TJ3.3 Coordinated Laboratory and Field Research on the Sources, Distribution, and Prediction of Atmospheric Ice Nucleating Particles (Invited Presentation)

Monday, 23 January 2017: 4:30 PM
4C-3 (Washington State Convention Center )
Ottmar Möhler, Karlsruhe Institute of Technology, Karlsruhe, Germany; and D. J. Cziczo, P. J. DeMott, N. Hiranuma, M. D. Petters, C. Hoose, J. Schneider, and J. Curtius

The role of aerosol particles for primary ice formation in clouds contributes one of the largest uncertainties in understanding and predicting the Earth’s weather and climate systems. This uncertainty is related to the poor knowledge of ice nucleation microphysics as well as the nature and atmospheric abundance of ice nucleating particles (INPs). During the recent years, new laboratory methods have been developed and used for detailed experiments on the heterogeneous ice nucleation of various aerosol types, and mobile instruments were developed for measuring the concentration, size and chemical composition of INPs and ice residuals. Both laboratory and field observations provided the basis to develop new formulations and parameterizations for primary ice formation in cloud, weather and climate models.

In order to develop and maintain high standards for ice nucleation research, several intercomparison studies, laboratory experiments and field campaigns have been organized under the umbrella of the German research unit INUIT, funded by the German Science Foundation (DFG), and the three-part Fifth International Ice Nucleation (FIN) workshop series, funded by the U.S. National Science Foundation (NSF) and the Department of Energy (DOE). The INUIT and FIN activities addressed not only instrument and intercomparison issues, but also important science topics like the nature of atmospheric INP and cloud ice residuals, the ice nucleation activity of relevant atmospheric aerosols, or the parameterization of primary ice formation in atmospheric weather and climate models.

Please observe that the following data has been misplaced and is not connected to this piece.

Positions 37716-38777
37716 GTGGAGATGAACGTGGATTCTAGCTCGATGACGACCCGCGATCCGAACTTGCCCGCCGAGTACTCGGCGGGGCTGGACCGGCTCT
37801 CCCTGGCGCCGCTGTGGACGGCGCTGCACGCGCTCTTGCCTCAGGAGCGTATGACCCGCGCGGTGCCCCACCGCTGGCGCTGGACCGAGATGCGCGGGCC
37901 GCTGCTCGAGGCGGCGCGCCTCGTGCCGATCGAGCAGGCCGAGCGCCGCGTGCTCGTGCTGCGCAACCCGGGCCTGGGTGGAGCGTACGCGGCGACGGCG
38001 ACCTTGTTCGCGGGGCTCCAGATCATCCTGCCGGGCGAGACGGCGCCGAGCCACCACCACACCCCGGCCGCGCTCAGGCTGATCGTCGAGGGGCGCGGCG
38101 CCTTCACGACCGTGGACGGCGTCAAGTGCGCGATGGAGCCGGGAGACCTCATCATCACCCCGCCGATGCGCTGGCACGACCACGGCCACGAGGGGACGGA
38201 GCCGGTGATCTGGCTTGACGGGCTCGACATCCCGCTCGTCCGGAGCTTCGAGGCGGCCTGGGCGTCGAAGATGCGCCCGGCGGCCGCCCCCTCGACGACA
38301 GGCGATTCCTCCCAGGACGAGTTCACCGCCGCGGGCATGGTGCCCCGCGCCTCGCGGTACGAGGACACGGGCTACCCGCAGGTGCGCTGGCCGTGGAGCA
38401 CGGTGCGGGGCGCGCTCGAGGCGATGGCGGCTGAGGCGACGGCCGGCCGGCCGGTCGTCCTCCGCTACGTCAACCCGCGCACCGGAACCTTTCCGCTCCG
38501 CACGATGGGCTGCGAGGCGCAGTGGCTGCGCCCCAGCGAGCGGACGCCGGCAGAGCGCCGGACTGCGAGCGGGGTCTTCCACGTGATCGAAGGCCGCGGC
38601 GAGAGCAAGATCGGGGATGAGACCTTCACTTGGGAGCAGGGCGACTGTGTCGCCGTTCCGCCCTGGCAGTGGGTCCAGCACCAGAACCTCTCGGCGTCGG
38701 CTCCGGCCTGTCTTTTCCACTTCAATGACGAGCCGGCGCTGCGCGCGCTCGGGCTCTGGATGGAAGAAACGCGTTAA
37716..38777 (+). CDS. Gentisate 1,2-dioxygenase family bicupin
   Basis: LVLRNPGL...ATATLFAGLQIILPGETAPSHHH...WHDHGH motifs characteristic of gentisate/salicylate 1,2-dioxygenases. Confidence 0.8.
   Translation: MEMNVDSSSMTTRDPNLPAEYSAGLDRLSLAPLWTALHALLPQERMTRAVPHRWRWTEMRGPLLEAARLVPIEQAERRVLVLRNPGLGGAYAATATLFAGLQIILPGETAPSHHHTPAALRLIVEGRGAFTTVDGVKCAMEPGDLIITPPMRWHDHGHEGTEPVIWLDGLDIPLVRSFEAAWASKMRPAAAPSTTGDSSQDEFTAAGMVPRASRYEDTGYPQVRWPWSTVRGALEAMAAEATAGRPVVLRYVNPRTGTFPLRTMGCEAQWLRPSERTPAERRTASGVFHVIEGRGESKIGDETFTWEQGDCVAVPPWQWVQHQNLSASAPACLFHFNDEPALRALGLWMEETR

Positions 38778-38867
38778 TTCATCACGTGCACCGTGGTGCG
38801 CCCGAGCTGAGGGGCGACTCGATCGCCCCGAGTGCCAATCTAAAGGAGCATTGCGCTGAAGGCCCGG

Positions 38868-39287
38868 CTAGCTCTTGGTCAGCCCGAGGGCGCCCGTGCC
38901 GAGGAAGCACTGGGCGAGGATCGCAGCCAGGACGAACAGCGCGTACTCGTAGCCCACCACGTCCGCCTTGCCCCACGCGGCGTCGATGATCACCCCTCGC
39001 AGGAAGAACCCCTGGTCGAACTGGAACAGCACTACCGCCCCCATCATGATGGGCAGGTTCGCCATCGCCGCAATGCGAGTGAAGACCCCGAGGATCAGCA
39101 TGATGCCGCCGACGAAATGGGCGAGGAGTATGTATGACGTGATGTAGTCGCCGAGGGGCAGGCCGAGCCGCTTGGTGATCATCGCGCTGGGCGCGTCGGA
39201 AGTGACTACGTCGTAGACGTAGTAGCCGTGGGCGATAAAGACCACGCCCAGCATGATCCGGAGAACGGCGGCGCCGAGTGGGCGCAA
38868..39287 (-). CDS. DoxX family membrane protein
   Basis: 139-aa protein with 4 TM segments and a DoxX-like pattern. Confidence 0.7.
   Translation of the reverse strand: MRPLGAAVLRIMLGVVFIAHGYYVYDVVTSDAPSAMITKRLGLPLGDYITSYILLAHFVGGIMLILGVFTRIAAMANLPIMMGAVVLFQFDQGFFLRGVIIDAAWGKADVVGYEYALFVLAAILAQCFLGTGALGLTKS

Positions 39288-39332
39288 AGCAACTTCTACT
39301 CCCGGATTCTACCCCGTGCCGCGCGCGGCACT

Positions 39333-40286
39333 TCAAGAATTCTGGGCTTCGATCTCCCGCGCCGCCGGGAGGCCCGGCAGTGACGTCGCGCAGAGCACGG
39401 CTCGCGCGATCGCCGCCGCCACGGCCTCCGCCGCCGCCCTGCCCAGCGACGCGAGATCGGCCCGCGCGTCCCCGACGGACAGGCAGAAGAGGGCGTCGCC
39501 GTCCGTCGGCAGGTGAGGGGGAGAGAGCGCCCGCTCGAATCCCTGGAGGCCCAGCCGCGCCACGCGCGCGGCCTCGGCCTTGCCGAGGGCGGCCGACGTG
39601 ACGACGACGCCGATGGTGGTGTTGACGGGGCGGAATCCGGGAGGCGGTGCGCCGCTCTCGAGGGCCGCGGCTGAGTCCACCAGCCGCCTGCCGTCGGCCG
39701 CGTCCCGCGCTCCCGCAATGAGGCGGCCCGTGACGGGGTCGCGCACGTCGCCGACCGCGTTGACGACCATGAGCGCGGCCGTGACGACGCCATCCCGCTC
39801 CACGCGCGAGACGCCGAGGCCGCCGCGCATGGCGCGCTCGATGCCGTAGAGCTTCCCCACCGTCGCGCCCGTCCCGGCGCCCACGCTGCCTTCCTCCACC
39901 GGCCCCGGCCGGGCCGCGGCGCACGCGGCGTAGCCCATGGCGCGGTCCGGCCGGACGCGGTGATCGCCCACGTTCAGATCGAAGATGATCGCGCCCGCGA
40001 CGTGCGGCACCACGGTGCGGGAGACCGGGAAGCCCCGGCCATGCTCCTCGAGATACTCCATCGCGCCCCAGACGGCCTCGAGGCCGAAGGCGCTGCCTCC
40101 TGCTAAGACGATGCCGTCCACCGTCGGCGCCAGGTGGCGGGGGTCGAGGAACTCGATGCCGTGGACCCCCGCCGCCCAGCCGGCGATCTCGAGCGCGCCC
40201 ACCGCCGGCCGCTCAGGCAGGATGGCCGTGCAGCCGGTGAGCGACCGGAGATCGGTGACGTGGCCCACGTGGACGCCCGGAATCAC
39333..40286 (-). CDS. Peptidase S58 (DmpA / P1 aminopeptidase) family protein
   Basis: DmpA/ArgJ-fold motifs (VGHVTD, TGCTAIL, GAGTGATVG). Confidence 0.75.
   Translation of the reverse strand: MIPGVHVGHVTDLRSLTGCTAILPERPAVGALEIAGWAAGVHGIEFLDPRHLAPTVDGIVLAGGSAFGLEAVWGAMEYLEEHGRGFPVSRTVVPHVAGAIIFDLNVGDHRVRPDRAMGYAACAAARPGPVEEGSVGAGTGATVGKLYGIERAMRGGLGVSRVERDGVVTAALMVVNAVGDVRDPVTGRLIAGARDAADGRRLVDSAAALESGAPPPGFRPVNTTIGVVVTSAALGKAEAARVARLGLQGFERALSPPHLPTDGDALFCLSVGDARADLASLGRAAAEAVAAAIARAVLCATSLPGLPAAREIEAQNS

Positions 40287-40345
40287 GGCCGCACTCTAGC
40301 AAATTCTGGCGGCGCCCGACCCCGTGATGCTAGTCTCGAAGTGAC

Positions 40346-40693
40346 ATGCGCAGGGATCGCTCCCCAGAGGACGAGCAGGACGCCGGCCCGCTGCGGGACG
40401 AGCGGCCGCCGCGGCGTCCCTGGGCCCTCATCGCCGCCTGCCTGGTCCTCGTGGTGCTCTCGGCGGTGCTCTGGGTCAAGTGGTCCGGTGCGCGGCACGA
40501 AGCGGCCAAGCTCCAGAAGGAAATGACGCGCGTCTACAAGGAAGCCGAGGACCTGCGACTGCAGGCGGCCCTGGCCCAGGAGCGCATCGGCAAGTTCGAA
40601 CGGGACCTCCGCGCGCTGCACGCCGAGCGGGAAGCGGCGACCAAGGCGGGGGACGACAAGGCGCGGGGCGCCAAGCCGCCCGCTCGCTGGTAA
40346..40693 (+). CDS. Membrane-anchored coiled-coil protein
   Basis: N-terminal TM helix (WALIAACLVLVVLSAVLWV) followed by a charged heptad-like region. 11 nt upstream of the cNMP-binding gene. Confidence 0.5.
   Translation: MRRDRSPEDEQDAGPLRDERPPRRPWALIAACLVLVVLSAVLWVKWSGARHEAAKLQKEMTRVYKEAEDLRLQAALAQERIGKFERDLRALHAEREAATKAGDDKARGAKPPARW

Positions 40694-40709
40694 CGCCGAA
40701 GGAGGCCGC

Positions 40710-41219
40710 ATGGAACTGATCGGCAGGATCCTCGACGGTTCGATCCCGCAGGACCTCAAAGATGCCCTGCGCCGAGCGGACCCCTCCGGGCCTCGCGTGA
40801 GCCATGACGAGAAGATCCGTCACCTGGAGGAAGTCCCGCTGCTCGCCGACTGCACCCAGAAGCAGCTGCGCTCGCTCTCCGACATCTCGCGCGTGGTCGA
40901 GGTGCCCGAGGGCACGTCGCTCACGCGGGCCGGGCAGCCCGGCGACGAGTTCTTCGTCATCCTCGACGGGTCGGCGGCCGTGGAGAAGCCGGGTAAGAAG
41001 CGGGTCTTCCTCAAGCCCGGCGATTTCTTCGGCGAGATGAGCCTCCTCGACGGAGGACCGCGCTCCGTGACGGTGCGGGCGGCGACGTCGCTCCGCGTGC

This contribution will summarize results from  (1) the INUIT laboratory intercomparison studies with Snomax, illite and cellulose, (2) the INUIT closure studies between model predicted and observed INP concentrations, (3) the INUIT field campaigns on INPs and ice residual measurements at the Jungfraujoch research station in Switzerland and in Cyprus, (4) the FIN-1 single particle mass spectrometer intercomparison study conducted in November 2014 at the AIDA facility in Karlsruhe, Germany, (5) the FIN-2 INP activity conducted during March 2015 at the AIDA facility with nine mobile INP instruments directly sampling from the AIDA aerosol chambers and several sampling methods for wet suspensions and filter samples or INP measurements, and (6) the FIN-3 activity conducted during September 2015 at the Desert Research Institute’s Storm Peak Laboratory (SPL) in Steamboat Springs, CO.

The results from these major international activities clearly underline the progress achieved during recent years for laboratory and field observations of heterogeneous ice nucleation and ice nucleating particles, but will also outline gaps, uncertainties and future needs in these research areas.

Major contributions from the INUIT and FIN participant teams are greatly acknowledged.

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